Images and information courtesy of Julie.
Born: 1922, Leeds, Yorkshire.
Died on or since: 20th December 1943; age 21; Shot down by a night fighter.
Residence: 58, Sherrington Road, Ipswich.
Rank: Squadron Leader; Service Number: 64287.
Regiment: Royal Air Force, 77 Squadron.
The KING has been graciously pleased to approve the following awards: — Distinguished Flying Cross.
Flying Officer Herbert Frank BICKERDIKE (64287), Royal Air Force Volunteer Reserve, No. 462 Squadron. The above awards are for gallantry and devotion to duty in the execution of air operations.
Gazetted – 19th January 1943.
Joint Grave V.E.4-5.
Original wooden cross.
Relatives Notified & Address: Son of Clifford & Hilda Bickerdike, of Ipswich.
Father: Clifford Bickerdike, born January 1891, Rothwell, Yorkshire.
Mother: Hilda Bickerdike (nee Scotcher), born September 1887, Combs, Suffolk.
Herbert attended Ipswich School.
Herbert was 4 years old, when he travelled 2nd Class on board ‘Avon’ of the Royal Mail Steam Packet Company – South American Service. He travelled with his 37 year old mother, Hilda, and his 5 year old brother, Denys Clifford Bickerdike (born São Paulo, Brazil). They had departed from the Port of Recife, Pernambuco, Brazil and arrived at the Port of Southampton, on the 8th September 1925. The family were to visit Hilda’s family at Denny Farm, Combs, Suffolk. Their permanent residence was Brazil.
Herbert was 5 years old, when he travelled 2nd Class on board the ‘Andes’ of the Royal Mail Steam Packet Company. He travelled with his 40 year old mother, Hilda, and his 7 year old brother, Denys. They had embarked at the Port of Southampton, on the 18th November 1927, and were bound for Bahia, Brazil. The family had stayed in the Uk at 52, Newburgh Crescent, Cape Road, Warwick.
Herbert was 7 years old, when he travelled 2nd Class on board the ‘Andes’ of the New Zealand Shipping Company Ltd. He travelled with his 41 year old mother, Hilda, and his 9 year old brother, Denys. They had departed from the Port of Rio de Janeiro, Brazil. The family arrived on the 1st October 1929, at the Port of Southampton.
Herbert’s father, Clifford Bickerdike, an Auditor in Commerce, travelled many times from Brazil to the UK.
Probate to Hilda Bickerdike – wife of Clifford Bickerdike.
20th December 1943
Aircraft: Halifax V; serial number: LL125; code: KN-K; based at R.A.F. Elvington; operation: Frankfurt. The aircraft took off at 16:30hrs and successfully dropped their bombs on Frankfurt. The aircraft was returning to England and did not notice a Me-110 approach. The first hit to claim his 4th victory came at 20:43hrs, from Oberleutnant Wilhelm Henseler of 4/NJG1 hit the starboard engine, which immediately caught fire. Bickie told the crew that he would have to dive to try to extinguish the fire. The manoeuvre failed and the fire began spreading to the fuel tanks. Bickie gave the order to abandon the aircraft. LL125 crashed in flames near the old Vivier between Fronville and Melreux, Namur. 5 of the crew were killed, 2 survived.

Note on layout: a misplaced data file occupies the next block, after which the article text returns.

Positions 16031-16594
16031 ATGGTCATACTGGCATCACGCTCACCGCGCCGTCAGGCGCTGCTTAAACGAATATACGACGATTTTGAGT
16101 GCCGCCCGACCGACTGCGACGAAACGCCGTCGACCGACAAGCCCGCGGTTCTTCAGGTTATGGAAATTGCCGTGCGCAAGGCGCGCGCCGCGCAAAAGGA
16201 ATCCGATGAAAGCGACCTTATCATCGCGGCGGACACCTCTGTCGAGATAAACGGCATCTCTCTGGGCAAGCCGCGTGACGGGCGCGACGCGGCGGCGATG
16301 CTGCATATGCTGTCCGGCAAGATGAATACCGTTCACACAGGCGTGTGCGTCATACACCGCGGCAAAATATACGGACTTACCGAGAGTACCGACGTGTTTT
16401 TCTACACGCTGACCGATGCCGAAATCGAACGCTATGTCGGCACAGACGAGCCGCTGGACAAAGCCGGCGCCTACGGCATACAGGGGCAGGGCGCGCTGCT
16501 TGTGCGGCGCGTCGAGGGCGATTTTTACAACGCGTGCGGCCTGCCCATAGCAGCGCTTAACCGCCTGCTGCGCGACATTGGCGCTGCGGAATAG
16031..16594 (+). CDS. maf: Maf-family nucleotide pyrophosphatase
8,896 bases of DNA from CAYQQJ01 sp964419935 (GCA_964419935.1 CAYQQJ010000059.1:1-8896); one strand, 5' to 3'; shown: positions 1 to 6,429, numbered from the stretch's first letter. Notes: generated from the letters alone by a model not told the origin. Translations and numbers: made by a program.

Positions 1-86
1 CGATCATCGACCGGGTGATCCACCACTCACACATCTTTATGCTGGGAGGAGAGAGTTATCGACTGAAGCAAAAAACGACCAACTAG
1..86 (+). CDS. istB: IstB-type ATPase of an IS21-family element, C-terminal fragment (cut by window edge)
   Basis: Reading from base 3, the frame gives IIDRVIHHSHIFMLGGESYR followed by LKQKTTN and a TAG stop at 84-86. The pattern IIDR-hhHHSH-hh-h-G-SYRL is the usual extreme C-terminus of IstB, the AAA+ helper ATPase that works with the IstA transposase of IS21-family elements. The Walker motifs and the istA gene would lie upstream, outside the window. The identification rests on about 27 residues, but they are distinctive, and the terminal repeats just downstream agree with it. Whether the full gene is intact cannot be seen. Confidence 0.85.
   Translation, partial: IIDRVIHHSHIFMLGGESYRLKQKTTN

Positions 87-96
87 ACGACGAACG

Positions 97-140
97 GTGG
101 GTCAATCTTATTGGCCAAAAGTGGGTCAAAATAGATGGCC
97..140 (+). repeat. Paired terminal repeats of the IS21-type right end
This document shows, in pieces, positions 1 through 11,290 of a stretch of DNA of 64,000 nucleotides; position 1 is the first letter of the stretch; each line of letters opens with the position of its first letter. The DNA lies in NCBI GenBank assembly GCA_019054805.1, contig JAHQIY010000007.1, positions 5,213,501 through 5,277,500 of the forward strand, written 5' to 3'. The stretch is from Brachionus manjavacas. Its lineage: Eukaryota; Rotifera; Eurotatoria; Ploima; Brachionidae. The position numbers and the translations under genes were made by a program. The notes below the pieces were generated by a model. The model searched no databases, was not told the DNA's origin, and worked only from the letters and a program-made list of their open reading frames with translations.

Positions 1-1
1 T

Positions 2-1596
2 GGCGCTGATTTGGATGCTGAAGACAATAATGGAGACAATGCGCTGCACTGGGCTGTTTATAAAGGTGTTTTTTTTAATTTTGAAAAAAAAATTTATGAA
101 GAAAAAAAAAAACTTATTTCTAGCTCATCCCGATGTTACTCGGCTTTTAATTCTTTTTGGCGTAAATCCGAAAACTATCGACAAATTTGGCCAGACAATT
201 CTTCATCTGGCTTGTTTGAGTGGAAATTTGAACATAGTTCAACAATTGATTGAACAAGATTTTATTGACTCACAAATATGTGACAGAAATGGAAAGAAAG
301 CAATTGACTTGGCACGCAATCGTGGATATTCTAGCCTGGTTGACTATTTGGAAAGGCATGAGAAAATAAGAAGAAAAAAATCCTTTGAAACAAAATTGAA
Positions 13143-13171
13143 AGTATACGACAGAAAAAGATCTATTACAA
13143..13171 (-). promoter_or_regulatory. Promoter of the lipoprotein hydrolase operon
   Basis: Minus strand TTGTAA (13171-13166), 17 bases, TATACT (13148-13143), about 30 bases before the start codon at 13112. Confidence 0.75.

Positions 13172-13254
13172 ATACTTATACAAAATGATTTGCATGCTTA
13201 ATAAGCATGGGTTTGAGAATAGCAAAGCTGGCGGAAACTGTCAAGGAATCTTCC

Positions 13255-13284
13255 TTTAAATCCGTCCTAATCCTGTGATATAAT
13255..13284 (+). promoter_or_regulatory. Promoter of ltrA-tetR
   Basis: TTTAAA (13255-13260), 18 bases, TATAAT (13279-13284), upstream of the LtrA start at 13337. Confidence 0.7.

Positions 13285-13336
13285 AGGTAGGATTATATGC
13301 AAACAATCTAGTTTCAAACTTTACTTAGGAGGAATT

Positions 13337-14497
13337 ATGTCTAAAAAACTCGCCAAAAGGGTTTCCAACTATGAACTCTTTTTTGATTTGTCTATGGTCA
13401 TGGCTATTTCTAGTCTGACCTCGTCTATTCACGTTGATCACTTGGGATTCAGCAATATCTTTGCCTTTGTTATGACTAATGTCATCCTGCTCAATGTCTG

Frank Galsworthy Shaw; Flying Officer; age: 34; R.A.F.V.R. Survived – PoW
Robert William Pendergrest; Pilot Officer/ Navigator; age: 20; R.A.F.V.R.
Ronald Frederick Walter; Sergeant/ Wireless Operator/Air Gunner; age 21; R.A.F.V.R.
William Atkinson Cockburn; Sergeant/Air Gunner; age 23; R.A.F.V.R.
Gordon Leonard Hills; Flying Officer/ Air Gunner; age 20; R.A.F.V.R.
Terence Frank Bolter; Flying Officer: age 21.
‘Terry’ Terence Frank Bolter, successfully parachuted from the aircraft and could see the aircraft in flames, disintegrating before crashing. With his ability to speak French he was able to find help with Belgium patriots and joined the escape chain of the ‘Comet Line’ through Belgium, France, Spain and Gibraltar. From where he flew back to England, arriving on the 24th June 1944, Terry landed at Whitchurch, Bristol. The ‘message’ was sent to his helpers that ‘The red & blue tie has arrived.’ Terry has given interviews, which can be found on-line, about his escape and the kindness and help shown to him. In 1990, he returned to Belgium to meet some of his Belgium helpers.
Frank Shaw survived the crash. He was arrested on the 6th July 1977, near Dinant. On the 24th July 1944, he was sent to Stalag Luft 1 in Barth. Prisoner Number: 4709. Released in May 1945, and repatriated to England, he remained in the R.A.F.V.R. until relinquishing his commission in February 1954.
A family note:
This was my husband’s father’s brother (i.e Uncle who he never met). We had never heard any of this or the story of how he died – his brother was unable to talk about it and we are not sure if he ever knew all of these details. We knew he had a grave at the Hotton War Cemetery and had been thinking recently of visiting it. I cried when I read this. I had no idea there were survivors of the crash or that he had been the squadron leader. We are so proud of him. And sad that we never met. I also know now that he was known as ‘Bickie’. Rest in peace Bickie x
Uncovered in the loft, a trunk with his initials, medals and paperwork sent back to his parents.
Herbert is also remembered on the Ipswich School Chapel war memorial.